Thesis: Case Against International Revenue Service

Sample Thesis Paper

In 1999, the Department of Labor Administrative Review Board found the Administrative Labor Judges findings to be sound and Murphy filed an Income tax return for 70 thousand dollars. She at first paid twenty thousand six hundred on the award, thereafter ask for a return since it was part of the gross damages she was awarded. To this the I.R.S refused her request, Murphy then sued the I.R.S and the United States in a district court. At first the government tried to dismiss the claims looking for summary judgment. The dismissal was denied, though the courts later rejected Murphy’s claims to the award and found for the government.

They court on August 2006 found that the damages did not fall within the scope of income tax returns since the damages were not in fact given as compensation for personal physical injuries and thus could be excluded from the gross income. When analyzing whether the sixteenth amendment was applicable in this case the court found that the restoration of capital is not contingent upon income and personal injuries recoveries have been non taxable traditionally (Whistleblowers.org, 2009).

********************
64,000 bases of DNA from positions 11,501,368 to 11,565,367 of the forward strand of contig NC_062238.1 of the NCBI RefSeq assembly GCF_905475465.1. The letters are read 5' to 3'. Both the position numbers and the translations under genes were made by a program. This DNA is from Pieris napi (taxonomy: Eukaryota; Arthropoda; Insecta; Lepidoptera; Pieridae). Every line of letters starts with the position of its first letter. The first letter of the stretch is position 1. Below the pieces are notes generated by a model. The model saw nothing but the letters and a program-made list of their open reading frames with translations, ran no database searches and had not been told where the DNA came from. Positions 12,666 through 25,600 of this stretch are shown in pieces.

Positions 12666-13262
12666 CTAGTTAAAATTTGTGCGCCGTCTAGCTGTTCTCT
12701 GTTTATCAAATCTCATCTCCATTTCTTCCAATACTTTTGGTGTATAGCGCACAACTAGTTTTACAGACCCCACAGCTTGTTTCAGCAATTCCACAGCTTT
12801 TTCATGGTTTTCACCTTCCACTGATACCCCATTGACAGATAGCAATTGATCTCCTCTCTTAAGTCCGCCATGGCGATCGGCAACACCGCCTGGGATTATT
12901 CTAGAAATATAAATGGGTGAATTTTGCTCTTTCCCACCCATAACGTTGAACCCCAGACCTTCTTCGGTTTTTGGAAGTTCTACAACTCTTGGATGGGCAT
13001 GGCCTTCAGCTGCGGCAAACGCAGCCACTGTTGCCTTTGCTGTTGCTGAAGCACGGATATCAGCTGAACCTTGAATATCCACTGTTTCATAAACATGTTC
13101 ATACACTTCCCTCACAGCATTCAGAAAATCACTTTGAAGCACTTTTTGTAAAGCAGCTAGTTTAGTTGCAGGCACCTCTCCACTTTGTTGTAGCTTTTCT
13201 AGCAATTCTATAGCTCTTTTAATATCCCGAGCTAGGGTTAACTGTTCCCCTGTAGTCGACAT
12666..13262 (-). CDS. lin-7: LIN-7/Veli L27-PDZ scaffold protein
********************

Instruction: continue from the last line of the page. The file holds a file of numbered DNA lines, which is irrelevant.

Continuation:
On further deliberation of the original ruling the court came to a decision on July 2007 that found that the compensation received was not due to personal injury or sickness on the part of the plaintiff. The income tax which was imposed upon the plaintiff was fair and just and Ms. Murphy is not entitled to a tax return on her income tax. Murphy’s lawyers later appealed the decision and filed a request with the U.S Supreme Court asking them to review the decision handed down. The Supreme Court denied the review of the decision on April 21st, 2008 (Colapinto, 2007).

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